>> >>      >> > information, reduce it down and make one last push to bring
>> >> it
>> >>     to a
>> >>      >> > conclusion).  The NA discussion is the perfect example where
>> >> a
>> >>      >> > governance
>> >>      >> > structure would help resolve disputes.
>> >>      >>
>> >>      >> Yes, that was the most obvious example. I don't know about you,
>> >>     but I
>> >>      >> can't see any sign of that one being resolved.
>> >>      >>
>> >>      >> The other obvious example was the dispute about ABI breakage
>> >> for
>> >>     numpy
>> >>      >> 1.5.0 where I believe Travis did invoke some sort of committee
>> >> to
>> >>      >> vote, but (Travis can correct me if I'm wrong), the committee
>> >> was
>> >>      >> named ad-hoc and contacted off-list.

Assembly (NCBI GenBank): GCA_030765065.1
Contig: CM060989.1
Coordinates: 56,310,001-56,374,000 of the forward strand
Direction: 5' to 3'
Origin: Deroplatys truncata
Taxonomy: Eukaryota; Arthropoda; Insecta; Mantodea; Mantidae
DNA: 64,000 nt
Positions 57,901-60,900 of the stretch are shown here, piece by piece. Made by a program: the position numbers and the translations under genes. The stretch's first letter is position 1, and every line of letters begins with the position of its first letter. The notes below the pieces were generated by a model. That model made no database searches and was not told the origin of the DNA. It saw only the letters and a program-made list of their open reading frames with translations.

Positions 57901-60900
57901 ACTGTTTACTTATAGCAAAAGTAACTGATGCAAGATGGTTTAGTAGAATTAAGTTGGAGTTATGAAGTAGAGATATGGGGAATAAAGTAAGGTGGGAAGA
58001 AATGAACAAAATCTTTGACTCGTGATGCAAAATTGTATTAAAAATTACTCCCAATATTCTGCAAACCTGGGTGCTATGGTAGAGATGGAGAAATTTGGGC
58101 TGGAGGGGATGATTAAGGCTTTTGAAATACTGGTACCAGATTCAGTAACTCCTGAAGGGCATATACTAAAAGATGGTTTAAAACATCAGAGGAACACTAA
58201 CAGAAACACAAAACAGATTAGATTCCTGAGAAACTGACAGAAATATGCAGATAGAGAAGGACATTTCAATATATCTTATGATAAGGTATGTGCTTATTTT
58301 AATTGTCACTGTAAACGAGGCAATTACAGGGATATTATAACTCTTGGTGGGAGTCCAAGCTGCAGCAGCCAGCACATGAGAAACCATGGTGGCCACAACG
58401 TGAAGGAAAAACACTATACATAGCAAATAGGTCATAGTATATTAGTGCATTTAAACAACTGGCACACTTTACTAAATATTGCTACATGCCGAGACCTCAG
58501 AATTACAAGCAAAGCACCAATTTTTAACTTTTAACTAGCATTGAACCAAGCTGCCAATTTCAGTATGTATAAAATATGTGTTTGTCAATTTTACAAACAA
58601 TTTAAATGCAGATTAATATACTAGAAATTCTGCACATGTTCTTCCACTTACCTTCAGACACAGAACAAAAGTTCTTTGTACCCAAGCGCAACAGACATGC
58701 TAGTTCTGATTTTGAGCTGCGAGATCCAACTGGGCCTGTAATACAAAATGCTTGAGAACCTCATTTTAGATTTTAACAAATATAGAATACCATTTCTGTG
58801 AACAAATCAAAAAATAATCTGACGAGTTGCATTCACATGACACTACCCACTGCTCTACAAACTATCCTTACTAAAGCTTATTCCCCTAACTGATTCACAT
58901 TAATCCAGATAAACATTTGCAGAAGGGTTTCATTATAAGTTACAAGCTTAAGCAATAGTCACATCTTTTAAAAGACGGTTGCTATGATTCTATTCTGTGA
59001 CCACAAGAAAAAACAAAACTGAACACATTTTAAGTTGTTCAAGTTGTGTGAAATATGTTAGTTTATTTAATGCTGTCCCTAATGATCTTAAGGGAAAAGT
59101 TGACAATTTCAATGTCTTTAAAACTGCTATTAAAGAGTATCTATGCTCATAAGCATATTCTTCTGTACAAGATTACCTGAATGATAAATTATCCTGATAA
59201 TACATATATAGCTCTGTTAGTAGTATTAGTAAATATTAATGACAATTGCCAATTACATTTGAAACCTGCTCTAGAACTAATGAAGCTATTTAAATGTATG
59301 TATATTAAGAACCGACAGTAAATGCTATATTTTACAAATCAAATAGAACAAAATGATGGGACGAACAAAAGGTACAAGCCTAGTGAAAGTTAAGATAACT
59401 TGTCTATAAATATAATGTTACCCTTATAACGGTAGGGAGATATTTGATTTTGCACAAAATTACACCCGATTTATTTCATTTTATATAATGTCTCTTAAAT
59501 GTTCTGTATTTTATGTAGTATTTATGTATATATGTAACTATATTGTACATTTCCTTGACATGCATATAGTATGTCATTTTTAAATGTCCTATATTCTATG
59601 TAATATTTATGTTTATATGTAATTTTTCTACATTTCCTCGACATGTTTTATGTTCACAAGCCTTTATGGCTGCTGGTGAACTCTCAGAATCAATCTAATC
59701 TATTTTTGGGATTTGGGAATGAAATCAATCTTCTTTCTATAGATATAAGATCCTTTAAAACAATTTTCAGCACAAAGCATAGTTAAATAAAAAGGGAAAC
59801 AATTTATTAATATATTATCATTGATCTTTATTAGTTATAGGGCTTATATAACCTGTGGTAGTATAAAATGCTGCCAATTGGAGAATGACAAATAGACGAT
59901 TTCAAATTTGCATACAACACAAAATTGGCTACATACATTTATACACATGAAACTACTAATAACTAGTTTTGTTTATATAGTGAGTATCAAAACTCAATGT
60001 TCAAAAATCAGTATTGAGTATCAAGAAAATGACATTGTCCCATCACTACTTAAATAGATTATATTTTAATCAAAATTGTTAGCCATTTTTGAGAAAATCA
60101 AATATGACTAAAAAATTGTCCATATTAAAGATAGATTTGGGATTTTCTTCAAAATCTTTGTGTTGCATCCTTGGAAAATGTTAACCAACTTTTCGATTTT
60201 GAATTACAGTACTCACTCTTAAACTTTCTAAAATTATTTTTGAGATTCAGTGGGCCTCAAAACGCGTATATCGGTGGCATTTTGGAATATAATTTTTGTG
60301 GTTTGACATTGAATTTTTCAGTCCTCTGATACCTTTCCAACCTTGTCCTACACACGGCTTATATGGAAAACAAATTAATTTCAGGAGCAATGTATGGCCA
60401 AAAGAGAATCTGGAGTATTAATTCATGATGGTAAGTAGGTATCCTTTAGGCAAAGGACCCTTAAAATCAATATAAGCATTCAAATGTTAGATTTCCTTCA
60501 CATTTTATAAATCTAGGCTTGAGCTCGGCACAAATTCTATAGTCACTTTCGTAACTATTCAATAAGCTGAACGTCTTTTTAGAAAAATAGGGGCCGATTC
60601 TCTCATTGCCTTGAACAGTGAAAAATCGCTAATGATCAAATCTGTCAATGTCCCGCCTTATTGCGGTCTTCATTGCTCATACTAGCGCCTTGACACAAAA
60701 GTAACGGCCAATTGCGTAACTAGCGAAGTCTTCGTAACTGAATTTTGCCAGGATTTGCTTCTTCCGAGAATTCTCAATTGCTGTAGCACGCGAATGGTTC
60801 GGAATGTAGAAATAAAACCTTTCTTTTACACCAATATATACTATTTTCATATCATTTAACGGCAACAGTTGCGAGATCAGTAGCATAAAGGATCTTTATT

>> >>      >>
>> >>      >> >
>> >>      >> >>
>> >>      >> >> Can you provide an example of what you might
>> >>      >> >> envision as a "more formal governance structure"?
>> >>      >> >> (I assume that any such structure will not put people
>> >>      >> >> who are not core contributors to NumPy in a position
>> >>      >> >> to tell core contributors what to spend their time on.)
>> >>      >> >>
>> >>      >> >> Early last December, Chuck Harris estimated that three
>> >>      >> >> people were active NumPy developers.  I liked the idea of
>> >>      >> >> creating a "board" of these 3 and a rule that says any
>> >>      >> >> active developer can request to join the board, that
>> >>      >> >> additions are determined by majority vote of the existing
>> >>      >> >> board, and  that having the board both small and odd
>> >>      >> >> numbered is a priority.  I also suggested inviting to this
>> >>      >> >> board a developer or two from important projects that are
>> >>      >> >> very NumPy dependent (e.g., Matplotlib).
>> >>      >> >>
>> >>      >> >> I still like this idea.  Would it fully satisfy you?